Tuesday, January 4, 2011

Can Istanbul Smoothly Embrace Western Expats and Culture?


Move over Goa - Istanbul is the new hip destination for Western youngsters with time and money to burn.
Istanbul is fast resembling Henry Miller's Paris or the post-Soviet city-wide party in Prague where western twentysomethings can spend that critical time between university and life. "You just can't just show up in New York or London and hope to fit in," says Katherine Ammirati, 23, from Berkeley, California. "At least not without a plan bankrolled by well-heeled parents."
She came to Istanbul, doing tutoring jobs and then clerical work at a law firm and will go home one day to become a lawyer herself. "Istanbul still has rich and poor side by side, and that makes it feel like a real city," she says.
However, long-time Istanbul residents aren't so thrilled with the sudden gentrification.
A focal point of Istanbul’s gentrification movement is the traditional Tophane District. The neighborhood has long been known for its conservative flavor; women are more traditionally dressed, mosque attendance is high, and despite being within five minutes’ walk of Istanbul’s main party areas, there are very few bars serving alcohol.
But at the same time, the signs of creeping change are everywhere. Most conspicuously, an increasing number of art galleries have opened in the district over the last five years -- drawn to the area by relatively cheap rents and the close proximity of the new Istanbul Modern and a converted cannonball factory, now itself a gallery space. There is a stark contrast aesthetically and financially between these new galleries and the tea-houses and shops where old-timers congregate.
Social tension in the neighborhood has been high since a riot in late September, when attendees at six simultaneous gallery openings were attacked by local residents wielding pepper spray bottles and assorted brickbats. The brawling left five individuals hospitalized and ignited a round of soul-searching that reached into the top levels of government.
Locals justified their aggressive actions by saying that the gallery crowds were disrespectful of neighborhood sensitivities, in particular drinking alcohol in the open. The secularist press, meanwhile, derided the locals’ behavior, with one newspaper running a headline: “Forest Law in the City of Culture.” Gallery owners also recounted tales of intimidation and receiving threats to leave the neighborhood, or face consequences.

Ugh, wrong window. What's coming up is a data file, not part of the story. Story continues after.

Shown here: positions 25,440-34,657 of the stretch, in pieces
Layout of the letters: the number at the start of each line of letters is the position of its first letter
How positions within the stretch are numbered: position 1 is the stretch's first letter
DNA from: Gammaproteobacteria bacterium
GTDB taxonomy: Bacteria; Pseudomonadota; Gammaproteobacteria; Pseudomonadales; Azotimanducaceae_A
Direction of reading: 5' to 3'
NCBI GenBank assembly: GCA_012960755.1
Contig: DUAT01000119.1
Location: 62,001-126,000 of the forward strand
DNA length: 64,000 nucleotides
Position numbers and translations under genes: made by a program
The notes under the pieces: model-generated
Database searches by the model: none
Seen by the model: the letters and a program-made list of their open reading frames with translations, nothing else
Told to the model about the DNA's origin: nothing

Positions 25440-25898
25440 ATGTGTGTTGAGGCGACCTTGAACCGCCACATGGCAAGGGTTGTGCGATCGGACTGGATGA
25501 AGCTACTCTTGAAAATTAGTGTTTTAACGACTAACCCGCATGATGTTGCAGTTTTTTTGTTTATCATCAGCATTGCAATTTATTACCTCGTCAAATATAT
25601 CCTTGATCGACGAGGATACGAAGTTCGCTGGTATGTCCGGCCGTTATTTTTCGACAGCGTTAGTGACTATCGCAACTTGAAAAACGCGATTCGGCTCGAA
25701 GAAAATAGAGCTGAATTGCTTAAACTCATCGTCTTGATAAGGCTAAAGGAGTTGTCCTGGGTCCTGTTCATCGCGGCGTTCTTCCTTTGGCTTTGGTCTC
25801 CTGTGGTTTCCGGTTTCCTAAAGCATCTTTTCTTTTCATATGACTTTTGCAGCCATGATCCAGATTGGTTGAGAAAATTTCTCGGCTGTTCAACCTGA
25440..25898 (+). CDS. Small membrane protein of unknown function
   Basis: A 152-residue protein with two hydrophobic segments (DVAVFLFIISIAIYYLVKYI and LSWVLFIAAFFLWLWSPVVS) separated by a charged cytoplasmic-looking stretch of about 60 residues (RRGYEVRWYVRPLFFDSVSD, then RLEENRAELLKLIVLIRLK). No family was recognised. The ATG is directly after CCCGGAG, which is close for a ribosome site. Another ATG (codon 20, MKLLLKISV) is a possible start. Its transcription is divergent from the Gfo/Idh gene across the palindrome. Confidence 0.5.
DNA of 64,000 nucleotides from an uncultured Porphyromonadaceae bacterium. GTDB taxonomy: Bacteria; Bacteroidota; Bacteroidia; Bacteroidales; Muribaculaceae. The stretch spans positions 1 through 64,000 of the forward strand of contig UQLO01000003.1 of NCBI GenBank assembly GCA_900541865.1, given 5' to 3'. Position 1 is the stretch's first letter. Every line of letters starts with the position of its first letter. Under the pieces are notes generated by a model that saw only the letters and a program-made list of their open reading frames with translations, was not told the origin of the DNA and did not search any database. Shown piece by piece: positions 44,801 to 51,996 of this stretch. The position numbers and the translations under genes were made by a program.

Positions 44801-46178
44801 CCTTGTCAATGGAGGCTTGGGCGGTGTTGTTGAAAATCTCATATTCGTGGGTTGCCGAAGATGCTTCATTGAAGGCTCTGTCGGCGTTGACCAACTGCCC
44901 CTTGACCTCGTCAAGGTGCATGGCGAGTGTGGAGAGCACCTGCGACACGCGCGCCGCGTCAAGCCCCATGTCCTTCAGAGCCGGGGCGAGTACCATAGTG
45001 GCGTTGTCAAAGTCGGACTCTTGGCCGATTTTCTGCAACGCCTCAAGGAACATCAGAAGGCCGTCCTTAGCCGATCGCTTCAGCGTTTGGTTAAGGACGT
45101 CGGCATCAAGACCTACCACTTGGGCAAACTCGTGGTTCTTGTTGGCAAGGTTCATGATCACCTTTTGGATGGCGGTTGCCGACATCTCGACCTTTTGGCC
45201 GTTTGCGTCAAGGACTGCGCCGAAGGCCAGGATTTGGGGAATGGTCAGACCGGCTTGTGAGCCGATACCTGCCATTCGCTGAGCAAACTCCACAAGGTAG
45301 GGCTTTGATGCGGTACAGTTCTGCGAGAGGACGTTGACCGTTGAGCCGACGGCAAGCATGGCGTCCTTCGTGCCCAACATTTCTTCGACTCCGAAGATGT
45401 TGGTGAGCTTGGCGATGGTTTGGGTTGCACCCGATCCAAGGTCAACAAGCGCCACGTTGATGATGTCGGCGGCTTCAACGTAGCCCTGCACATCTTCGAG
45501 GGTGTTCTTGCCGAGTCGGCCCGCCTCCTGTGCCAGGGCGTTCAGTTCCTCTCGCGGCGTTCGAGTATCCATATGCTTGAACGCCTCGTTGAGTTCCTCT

Of course, Istanbul was once Constantinople and was once known for its artistic output.
An intensified revival of interest in classical art forms and ancient literature reflected Byzantium's continuous and active engagement with its ancient past throughout the empire's long history.
Then again, these new galleries don't look like they're doing much to embrace classical traditions.

But it's not just the young, white bohemians moving to and adjusting to the city. Former NBA player Allen Iverson moved to Istanbul to play in the Turkish leagues and hang out at TGI Fridays.
Basketball, though, is still a niche sport in Turkey, and the skill level of Iverson’s team, I’m judging, is on the level of a middling Division I college program here; Besiktas plays in the Turkish league, not in the superior Euroleague. I ask people on the street, in hotels, in cabs, what Iverson’s coming means to Turkey; a lot have no idea who he is. One cabbie says, “Iverson! Yes!” and then turns up the radio he turned down when he picked me up — a game blared. “This is the sport here,” he says. “Football!” Soccer, in other words. Allen Iverson, basketball star, is in a foreign place.
And in the wake of the high-profile assassination of a Pakistani governor over opposing the blasphemy death penalty, an Istanbul publisher announced it will publish Salman Rushdie's The Satanic Verses in Turkish.
Kara Gunes Basim said the novel’s Turkish version, due to be published on Jan. 28, will be “a test for Turkey’s non- tolerance,” according to the website www.karagunesbasim.blogspot.com.
The publication of the novel by Rushdie in 1988 prompted Iran’s then-supreme leader, Ayatollah Ruhollah Khomeini, to issue a fatwa condemning him to death for alleged blasphemy. Islamists in Turkey also staged mass demonstrations against Rushdie at the time.
The Indian-born writer spent nine years in hiding, living with guards in various locations in the U.K.
If the locals are angry enough with kids drinking booze at art galleries to beat and pepper spray them, who knows what will happen after The Satanic Verses and an Allen Iverson freak-out both hit Istanbul (and Turkey at large).


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